People are accusing BMO of racism after mistreatment of Indigenous man
Canadians are reacting to a recent incident at a Bank of Montreal branch in Downtown Vancouver involving an Indigenous man and his granddaughter who were handcuffed and detained after trying to open a bank account.
CBC News first reported on the incident yesterday. The report said that 56-year-old Maxwell Johnson and his 12-year-old grand daughter attended an appointment at BMO's Burrard Street location in downtown Vancouver, on December 20, 2019.
Maxwell Johnson and his 12-year-old granddaughter were handcuffed in front of a Bank of Montreal in Vancouver.— CBC News (@CBCNews) January 9, 2020
They went there to open a bank account so he could transfer money to her when she was on the road for basketball games. https://t.co/z9oe8K6KKW @AngelaSterritt
Johnson wanted to open an account for his granddaughter, but was met with suspicion when an employee questioned the identification he and his granddaughter presented.
Johnson says the employee then told them to come upstairs to retrieve their identification. Not long after, they saw police walking toward them.
Whoever called the police on these nice people should lose their job @BMO This is enraging. https://t.co/BVdbVVvYof— Terrill Tailfeathers (@Terrilltf) January 9, 2020
According to CBC News, Johnson and his granddaughter were then handcuffed and told they we were being detained.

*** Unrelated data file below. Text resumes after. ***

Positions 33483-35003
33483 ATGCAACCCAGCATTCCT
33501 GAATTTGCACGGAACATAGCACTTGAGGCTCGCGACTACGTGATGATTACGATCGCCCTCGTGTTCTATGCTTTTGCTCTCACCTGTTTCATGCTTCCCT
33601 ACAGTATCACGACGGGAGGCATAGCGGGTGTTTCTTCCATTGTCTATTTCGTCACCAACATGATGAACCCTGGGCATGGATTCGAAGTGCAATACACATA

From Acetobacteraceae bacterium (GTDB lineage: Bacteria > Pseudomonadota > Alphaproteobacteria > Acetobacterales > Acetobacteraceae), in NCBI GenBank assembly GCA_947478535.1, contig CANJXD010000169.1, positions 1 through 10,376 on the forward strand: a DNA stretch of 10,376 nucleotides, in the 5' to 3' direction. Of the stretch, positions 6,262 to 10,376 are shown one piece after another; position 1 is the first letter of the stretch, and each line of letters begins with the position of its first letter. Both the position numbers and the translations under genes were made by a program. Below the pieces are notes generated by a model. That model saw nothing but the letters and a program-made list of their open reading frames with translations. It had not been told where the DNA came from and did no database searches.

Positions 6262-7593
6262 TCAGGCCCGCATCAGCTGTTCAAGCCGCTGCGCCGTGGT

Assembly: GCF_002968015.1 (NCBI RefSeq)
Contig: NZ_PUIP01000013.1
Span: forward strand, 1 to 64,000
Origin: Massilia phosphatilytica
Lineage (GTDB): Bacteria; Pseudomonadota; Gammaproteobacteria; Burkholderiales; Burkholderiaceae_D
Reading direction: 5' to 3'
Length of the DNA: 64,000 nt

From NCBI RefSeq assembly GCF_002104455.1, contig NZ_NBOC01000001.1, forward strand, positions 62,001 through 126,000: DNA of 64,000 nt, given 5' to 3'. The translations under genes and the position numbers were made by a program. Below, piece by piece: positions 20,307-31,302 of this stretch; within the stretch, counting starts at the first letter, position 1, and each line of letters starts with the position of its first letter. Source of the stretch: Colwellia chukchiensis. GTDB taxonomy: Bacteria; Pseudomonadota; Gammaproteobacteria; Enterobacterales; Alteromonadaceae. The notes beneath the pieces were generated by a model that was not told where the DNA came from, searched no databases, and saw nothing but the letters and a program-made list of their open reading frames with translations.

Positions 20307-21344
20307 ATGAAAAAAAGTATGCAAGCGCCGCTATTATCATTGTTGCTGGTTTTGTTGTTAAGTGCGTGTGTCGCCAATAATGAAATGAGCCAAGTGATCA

The incident has sparked a lot of anger from Canadians who are accusing the bank of racism.
Assembly of First Nations National Chief, Perry Bellegarde, urged BMO to publicly state what they plan to do to address this to ensure an incident of this nature never happens again.
BMO responded on Twitter yesterday afternoon, saying the incident will serve as a learning opportunity for the institution.
We are reviewing what took place, how it was handled, and will use this as a learning opportunity. We understand the importance and seriousness of this situation at the highest levels at the bank.— BMO (@BMO) January 9, 2020
For many, the apology from BMO fell short. One person said that the humiliation and trauma felt by Johnson and his granddaughter goes further than just a "learning opportunity".
A “learning opportunity”?!? Is that how you think this 12 year old girl feels. Or her grandfather? They’re just chalking it up as a learning experience?! You’ve TRAUMATIZED a little girl and HUMILIATED this man. A corporate apology is NOT enough!! #racialprofiling #racism— Carmen Larsen (@cllarsen11) January 10, 2020
Leader of the NDP, Jagmeet Singh, responded on Twitter saying that Racial profiling is a massive problem that Indigenous and racialized people across the country face every day.
It's terrible that Mr. Johnson and his granddaughter were put through this.— Jagmeet Singh (@theJagmeetSingh) January 9, 2020
Racial profiling is a massive problem that Indigenous and racialized people across the country face every day. Our government needs to do more to address and end systemic discrimination. https://t.co/qPlhVTdLU8
Singh says the Canadian government needs to do more to address and end systemic discrimination.
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